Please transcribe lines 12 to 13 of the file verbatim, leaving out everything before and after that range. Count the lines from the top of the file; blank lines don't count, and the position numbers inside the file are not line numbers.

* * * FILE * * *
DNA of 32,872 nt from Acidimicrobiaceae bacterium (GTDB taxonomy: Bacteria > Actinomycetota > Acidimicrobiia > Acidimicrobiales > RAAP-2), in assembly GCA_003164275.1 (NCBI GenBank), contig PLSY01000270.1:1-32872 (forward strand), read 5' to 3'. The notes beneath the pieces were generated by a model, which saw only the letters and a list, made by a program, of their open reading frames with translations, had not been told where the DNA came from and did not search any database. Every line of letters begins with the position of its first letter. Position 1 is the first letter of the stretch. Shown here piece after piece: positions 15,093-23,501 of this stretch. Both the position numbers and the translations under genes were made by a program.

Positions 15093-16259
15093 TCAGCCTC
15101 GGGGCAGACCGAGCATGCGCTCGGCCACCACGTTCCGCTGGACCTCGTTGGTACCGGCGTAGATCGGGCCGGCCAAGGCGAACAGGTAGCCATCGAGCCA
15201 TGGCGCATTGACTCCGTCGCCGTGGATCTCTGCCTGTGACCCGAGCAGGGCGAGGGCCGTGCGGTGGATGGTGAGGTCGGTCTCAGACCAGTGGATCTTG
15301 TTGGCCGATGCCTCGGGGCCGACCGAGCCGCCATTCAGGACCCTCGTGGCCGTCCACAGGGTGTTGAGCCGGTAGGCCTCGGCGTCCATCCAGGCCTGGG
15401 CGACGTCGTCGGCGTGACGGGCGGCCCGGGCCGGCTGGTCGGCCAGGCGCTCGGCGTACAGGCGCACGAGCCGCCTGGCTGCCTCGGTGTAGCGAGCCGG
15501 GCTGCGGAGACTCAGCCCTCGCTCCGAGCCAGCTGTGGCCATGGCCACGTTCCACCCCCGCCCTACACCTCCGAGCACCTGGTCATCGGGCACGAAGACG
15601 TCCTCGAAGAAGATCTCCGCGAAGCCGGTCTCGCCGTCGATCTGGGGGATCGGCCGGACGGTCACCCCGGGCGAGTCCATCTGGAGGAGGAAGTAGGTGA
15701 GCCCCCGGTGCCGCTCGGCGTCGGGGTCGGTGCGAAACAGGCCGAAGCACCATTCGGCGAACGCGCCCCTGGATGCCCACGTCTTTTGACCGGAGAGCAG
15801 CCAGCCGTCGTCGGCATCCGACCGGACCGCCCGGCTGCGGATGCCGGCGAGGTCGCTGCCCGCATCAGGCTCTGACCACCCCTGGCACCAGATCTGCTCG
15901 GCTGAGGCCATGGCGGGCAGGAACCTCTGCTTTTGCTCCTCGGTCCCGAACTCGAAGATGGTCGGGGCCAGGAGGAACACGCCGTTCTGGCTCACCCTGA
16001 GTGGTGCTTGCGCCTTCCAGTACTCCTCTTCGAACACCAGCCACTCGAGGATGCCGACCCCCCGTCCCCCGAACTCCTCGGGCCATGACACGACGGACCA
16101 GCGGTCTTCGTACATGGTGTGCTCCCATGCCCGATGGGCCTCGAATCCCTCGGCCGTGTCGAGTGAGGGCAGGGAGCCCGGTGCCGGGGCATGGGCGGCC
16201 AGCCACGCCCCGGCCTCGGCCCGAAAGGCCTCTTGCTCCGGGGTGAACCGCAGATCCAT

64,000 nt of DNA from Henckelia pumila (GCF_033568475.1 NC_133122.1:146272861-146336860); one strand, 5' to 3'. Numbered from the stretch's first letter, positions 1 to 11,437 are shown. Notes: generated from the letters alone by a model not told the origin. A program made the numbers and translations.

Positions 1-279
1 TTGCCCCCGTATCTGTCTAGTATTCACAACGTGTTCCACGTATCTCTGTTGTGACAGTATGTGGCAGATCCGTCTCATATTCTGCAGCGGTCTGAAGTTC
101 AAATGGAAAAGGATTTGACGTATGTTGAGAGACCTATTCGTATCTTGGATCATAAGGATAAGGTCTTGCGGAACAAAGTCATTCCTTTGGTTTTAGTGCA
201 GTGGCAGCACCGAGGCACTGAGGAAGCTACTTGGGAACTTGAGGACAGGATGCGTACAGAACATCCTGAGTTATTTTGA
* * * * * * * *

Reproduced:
15901 GCTGAGGCCATGGCGGGCAGGAACCTCTGCTTTTGCTCCTCGGTCCCGAACTCGAAGATGGTCGGGGCCAGGAGGAACACGCCGTTCTGGCTCACCCTGA
16001 GTGGTGCTTGCGCCTTCCAGTACTCCTCTTCGAACACCAGCCACTCGAGGATGCCGACCCCCCGTCCCCCGAACTCCTCGGGCCATGACACGACGGACCA